New center boosts child care capacity

Military: Experts say such family services help retain personnel in the post-draft era.

Fort Meade

October 05, 2004|By Liz F. Kay | Liz F. Kay,SUN STAFF

Officials at Fort Meade opened the newest of three child care centers on the sprawling Anne Arundel County base yesterday, an acknowledgement, experts say, of the realities of retaining soldiers in the post-draft era.

The Department of Defense operates the nation's largest child care system, at a cost of $392 million a year, Pentagon officials said.

With the end of conscription, "we know one of the major influences on whether people are retained in the military or not is their satisfaction and spouses' satisfaction with the support they're getting from the military," said David R. Segal, director of the Center for Research on Military Organizations at the University of Maryland.

The number of recent deployments has sharply increased the number of separations for military families, he said.

By January, nearly 300 children ranging in age from 6 weeks to 6 years are expected to use the $5.6 million Child Development Center III at Fort Meade. They will join 200,000 children enrolled nationwide in more than 800 military child development centers and 9,000 certified child care programs in private homes.

"Our force is no longer a force of draftees," said Department of Defense spokesman Lt. Col. Joseph Richard. "A significant number of our military personnel are married, and that certainly provides the requirement that we provide them with a first-rate, world-class family support system that includes child care."

The Department of Defense considers strong, healthy families a key to mission readiness, particularly because both spouses are on active duty in many cases, he said.

Fort Meade's commander, Col. John W. Ives, said child care is one of many amenities soldiers consider when deciding whether to leave the military, he said, quoting a military saying: "You may enlist the soldier, but you re-enlist the family."

The new child care center fits the army's commitment to improving the availability, quality and management of such services as part of the Military Child Care Act of 1989, said Sen. Paul S. Sarbanes, a Maryland Democrat who attended yesterday's dedication ceremony at Fort Meade, which has more than 35,000 civilian and military personnel.

"Now the military child care program is considered the model in the nation," he said, pointing out that although 10 percent of child care for civilians is accredited, nearly all of the military centers are accredited.

The 5,000-acre base also includes the National Security Agency, whose employees also can use the child care centers.

In 2002, active-duty members of service had 1.2 million children, half of them younger than age 7, Segal said.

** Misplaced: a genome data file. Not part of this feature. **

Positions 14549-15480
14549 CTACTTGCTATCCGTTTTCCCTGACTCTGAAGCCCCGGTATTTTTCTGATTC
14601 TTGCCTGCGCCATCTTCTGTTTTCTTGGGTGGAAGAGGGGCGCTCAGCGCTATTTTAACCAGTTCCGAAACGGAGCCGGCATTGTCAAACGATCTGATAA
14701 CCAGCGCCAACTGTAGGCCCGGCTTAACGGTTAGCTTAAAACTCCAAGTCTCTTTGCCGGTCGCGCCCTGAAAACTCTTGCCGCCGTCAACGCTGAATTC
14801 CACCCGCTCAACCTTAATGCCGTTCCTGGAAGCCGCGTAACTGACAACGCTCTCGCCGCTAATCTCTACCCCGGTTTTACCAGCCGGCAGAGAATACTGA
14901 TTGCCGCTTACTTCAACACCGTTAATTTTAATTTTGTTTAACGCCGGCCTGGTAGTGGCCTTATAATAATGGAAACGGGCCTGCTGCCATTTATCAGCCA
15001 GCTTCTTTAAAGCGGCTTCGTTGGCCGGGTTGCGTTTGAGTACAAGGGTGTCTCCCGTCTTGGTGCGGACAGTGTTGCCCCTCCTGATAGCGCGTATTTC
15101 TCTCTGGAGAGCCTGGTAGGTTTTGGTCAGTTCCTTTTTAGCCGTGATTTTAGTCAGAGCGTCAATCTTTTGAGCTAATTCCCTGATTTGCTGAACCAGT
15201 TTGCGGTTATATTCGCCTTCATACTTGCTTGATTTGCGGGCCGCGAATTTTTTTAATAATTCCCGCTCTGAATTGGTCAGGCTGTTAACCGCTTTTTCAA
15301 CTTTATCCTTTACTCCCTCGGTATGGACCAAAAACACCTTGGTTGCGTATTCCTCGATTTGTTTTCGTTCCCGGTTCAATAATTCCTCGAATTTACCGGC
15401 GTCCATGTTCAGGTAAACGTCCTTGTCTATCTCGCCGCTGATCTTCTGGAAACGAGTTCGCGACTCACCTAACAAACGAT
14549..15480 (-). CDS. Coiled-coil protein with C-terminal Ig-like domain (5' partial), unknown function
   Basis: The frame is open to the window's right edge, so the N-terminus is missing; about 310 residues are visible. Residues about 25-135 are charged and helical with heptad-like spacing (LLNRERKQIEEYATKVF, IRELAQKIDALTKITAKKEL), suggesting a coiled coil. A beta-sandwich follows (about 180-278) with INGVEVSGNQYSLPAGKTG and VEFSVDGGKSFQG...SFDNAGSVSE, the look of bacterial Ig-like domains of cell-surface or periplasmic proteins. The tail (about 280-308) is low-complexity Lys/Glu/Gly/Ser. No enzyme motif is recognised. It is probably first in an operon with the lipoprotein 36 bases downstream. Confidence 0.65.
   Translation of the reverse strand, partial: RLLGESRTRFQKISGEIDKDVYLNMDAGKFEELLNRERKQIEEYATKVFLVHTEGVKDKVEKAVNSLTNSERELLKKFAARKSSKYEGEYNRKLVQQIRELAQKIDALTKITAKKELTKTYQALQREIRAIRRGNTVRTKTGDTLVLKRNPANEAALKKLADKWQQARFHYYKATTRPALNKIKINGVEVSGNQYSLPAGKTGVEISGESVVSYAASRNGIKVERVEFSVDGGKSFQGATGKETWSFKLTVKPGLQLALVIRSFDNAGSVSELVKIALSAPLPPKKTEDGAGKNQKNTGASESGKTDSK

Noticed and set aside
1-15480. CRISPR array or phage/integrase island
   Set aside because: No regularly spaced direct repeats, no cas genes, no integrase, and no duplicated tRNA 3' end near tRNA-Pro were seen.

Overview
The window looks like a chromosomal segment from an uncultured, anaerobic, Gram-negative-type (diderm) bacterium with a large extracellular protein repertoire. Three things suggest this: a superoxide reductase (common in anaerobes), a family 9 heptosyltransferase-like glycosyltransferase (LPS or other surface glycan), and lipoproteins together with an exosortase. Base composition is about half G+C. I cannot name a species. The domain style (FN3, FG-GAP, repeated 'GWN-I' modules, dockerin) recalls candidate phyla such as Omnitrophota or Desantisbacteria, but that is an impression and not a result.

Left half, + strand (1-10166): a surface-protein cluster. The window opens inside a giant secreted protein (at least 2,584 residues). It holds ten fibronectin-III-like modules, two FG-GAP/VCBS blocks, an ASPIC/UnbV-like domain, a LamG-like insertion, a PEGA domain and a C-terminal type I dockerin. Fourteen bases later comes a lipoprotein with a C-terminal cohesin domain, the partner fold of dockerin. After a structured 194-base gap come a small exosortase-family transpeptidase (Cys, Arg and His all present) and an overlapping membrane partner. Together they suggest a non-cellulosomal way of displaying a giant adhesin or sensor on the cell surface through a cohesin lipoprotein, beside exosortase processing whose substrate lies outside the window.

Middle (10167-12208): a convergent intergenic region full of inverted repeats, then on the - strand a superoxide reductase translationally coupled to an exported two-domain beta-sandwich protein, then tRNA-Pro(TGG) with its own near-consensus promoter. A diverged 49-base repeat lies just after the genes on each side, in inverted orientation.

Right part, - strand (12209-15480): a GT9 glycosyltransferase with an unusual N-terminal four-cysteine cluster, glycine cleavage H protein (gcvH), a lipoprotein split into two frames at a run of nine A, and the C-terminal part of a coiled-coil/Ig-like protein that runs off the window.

Because families consist of spouses, children and dependent parents, "basically [the military has] more family members than service people to support," Segal said. The Department of Defense takes more responsibility for family members than most civilian employers do, he said.

For humanitarian and pragmatic reasons, it makes sense for the military to provide child care, Segal said.

"We're asking our service personnel to put their lives on the line for what we're telling them is the national security interest of our country," he said. "We owe it to them to have some sense of comfort that their families left behind will be looked after."

Centers such as those at Fort Meade reduce the conflict between parental responsibility and military duty, said Martha L. McClary, the base's coordinator of child and family services.

"If parents don't feel comfortable about the quality of care or availability of care, they can't really concentrate on their job," she said.

By 2007, the Department of Defense will require bases to meet 80 percent of the demand for child care, she said.

Before spaces were offered at the Fort Meade center, 80 children 1 year old or younger at the base were waiting for care, she said. More than 400 had some form of child care but preferred to enroll in base services.

The cost of using the centers at Fort Meade varies with family income, but not with the age of the child. The average fee for child care on the base is about $368 a month, McClary said.

Parents receive discounts when enrolling more than one child or for volunteering on the center's parent advisory committees.

Like many child care facilities, the center has spaces to corral crawling children, child-size furniture in bright primary colors and playgrounds designed for various age groups.

The one-story building also includes anti-terrorism measures such as a phalanx of security cameras and a barricade of concrete planters and chain-link fences. It is situated away from the road.

Staff members are subject to background checks and must complete training, she said. Centers are subject to unannounced inspections by the Defense Department and must be accredited.

Inside, surveillance cameras placed in the ceiling tiles of the classrooms provide reassurance for parents who might experience separation anxiety. Footage can be recorded for review during training sessions, said Ethel White, director of the new center. Those picking up children will be identified when they swipe cards with magnetic stripes through a card reader.

"We consider this a safe haven for children," White said. Although anyone can drop off a child enrolled at the center, "we do mind who takes the children," she said.

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